Indian government asks genAI developers to self-regulate – CIO

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“I see this [advisory] as a step in the right direction as there was a backlash on the previous advisory. AI, especially genAI, is an emerging technology, and regulations will evolve as we go through this journey,” he said. “I think regulations are needed, especially considering this technology’s impact on people. The only question is what amount of regulation is needed. It is good to see the government moving in the right direction with an advisory to start with.”

The new advisory gives developers more freedom to innovate, while placing guardrails on usage.

“As technology evolves, we will see new use cases and, on the other hand, new concerns. The government needs to be agile in policy making and that is what is happening,” said Srinivasamurthy, adding that he expected government to keep working on finding the right balance between risk and innovation.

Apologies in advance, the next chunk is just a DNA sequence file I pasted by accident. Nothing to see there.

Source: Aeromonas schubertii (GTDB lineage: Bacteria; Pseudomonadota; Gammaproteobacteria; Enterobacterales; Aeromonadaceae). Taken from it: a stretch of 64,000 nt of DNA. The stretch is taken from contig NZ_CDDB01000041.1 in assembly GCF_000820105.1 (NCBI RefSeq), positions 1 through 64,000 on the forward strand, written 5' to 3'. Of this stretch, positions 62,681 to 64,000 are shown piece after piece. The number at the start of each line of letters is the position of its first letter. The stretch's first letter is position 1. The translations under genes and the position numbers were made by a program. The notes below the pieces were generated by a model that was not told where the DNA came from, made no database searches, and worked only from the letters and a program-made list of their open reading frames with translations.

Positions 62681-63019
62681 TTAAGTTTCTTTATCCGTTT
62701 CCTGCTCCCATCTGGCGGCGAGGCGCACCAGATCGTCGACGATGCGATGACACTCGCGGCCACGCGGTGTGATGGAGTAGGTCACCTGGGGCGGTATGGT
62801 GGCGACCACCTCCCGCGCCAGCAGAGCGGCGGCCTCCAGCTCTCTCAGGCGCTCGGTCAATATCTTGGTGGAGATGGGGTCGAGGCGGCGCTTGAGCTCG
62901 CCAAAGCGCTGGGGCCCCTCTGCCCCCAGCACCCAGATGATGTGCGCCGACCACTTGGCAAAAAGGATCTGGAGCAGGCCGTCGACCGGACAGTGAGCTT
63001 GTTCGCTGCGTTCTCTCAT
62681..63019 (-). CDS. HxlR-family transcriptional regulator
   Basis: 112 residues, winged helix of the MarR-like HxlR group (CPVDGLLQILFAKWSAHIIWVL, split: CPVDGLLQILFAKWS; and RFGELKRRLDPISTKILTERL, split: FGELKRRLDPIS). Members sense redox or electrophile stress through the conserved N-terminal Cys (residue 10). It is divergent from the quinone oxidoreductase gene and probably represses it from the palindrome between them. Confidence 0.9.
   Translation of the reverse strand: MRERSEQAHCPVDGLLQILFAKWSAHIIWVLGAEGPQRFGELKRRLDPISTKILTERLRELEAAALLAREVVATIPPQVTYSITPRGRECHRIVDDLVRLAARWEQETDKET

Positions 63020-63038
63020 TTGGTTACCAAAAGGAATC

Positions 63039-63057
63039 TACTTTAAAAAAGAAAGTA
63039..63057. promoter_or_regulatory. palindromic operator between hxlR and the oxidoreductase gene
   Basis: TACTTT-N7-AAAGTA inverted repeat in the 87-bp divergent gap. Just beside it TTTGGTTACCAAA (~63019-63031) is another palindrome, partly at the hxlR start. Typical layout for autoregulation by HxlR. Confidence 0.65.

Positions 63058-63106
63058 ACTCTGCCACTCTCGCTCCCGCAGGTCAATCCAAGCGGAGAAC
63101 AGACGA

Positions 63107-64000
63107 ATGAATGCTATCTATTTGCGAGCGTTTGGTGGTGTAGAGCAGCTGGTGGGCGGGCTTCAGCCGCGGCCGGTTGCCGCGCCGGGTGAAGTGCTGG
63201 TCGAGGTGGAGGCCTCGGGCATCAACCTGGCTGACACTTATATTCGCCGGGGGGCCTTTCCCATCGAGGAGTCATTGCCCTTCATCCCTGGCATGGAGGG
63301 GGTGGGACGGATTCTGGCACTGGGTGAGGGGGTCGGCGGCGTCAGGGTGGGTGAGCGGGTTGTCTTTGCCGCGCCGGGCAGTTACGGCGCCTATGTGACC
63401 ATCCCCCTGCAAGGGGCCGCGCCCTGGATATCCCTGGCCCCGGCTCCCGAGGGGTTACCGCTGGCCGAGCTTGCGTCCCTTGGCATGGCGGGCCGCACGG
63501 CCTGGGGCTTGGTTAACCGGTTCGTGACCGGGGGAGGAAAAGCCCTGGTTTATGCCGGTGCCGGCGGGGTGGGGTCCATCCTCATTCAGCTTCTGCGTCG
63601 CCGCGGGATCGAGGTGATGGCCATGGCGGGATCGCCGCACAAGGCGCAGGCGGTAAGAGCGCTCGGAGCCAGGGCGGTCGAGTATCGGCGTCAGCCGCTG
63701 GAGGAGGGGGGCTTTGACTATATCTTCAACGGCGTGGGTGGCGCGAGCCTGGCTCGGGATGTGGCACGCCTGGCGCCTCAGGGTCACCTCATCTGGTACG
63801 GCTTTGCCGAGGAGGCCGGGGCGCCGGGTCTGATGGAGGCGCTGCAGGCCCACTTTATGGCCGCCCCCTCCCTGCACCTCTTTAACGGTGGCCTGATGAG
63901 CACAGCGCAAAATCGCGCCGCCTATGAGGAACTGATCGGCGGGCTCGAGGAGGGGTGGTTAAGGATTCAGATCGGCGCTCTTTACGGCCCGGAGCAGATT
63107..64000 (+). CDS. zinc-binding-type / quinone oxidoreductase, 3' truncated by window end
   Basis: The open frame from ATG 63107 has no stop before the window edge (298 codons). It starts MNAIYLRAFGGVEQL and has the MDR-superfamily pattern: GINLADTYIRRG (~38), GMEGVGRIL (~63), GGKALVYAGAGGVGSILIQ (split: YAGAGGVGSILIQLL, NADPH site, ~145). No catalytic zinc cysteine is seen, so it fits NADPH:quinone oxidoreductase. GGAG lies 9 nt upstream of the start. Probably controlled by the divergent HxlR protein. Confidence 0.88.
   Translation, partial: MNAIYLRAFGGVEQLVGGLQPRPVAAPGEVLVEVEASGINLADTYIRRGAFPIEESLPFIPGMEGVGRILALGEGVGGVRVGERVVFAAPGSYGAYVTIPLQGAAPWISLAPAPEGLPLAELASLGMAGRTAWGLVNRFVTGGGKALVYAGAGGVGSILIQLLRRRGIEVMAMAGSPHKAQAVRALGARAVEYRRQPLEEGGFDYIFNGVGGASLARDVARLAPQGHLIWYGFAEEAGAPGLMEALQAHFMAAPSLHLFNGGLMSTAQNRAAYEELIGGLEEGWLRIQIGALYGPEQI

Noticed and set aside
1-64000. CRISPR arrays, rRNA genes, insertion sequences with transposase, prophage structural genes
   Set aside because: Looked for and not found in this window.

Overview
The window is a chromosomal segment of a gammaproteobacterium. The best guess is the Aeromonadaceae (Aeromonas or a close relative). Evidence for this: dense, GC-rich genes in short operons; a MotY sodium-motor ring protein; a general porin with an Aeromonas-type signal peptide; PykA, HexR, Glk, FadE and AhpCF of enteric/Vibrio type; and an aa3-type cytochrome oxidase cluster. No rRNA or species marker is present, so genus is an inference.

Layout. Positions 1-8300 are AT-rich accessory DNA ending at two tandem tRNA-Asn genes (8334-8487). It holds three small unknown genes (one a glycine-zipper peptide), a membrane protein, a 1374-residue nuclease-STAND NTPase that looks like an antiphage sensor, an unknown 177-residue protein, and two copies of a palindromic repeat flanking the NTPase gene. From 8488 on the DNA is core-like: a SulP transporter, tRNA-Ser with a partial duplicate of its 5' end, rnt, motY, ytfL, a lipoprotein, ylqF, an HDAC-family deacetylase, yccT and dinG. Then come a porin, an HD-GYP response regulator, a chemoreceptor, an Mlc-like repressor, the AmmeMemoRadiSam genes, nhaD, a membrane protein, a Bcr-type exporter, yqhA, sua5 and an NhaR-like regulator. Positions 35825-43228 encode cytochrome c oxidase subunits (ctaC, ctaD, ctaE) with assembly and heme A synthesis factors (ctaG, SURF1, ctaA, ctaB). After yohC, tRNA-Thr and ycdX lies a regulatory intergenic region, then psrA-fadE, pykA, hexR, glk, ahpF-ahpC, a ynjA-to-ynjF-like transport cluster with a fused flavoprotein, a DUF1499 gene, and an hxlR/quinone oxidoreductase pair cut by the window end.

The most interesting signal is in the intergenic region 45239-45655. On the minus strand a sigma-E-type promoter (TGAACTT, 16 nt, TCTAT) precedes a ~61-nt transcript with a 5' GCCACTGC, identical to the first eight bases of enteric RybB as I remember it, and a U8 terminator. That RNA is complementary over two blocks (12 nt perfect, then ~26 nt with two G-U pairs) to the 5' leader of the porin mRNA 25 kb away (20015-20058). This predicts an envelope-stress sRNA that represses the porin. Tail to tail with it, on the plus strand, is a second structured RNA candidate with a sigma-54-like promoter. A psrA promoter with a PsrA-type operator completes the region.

Akshara Bassi, senior analyst at Counterpoint, weighed in on the implications for AI model developers. “MeitY’s decision to remove the requirement for government approval before launching untested AI models will lead companies like OpenAI, Google, and Microsoft to integrate their models and services directly into India’s existing app ecosystem,” she said. “This move is expected to make services smarter and shorten the time it takes to bring them to market.”

Bassi expects the move will promote the adoption of AI services as a fundamental feature in systems and applications, helping spread their use cost-effectively as enterprises will have a broader range of AI models to choose from.

“As the ecosystem in India is in nascent stages, the government is providing a boost by changing regulations to drive adoption of AI and boost indigenous AI platforms; however, as it matures, we would see more changes in the ecosystem from all stakeholders,” she said.

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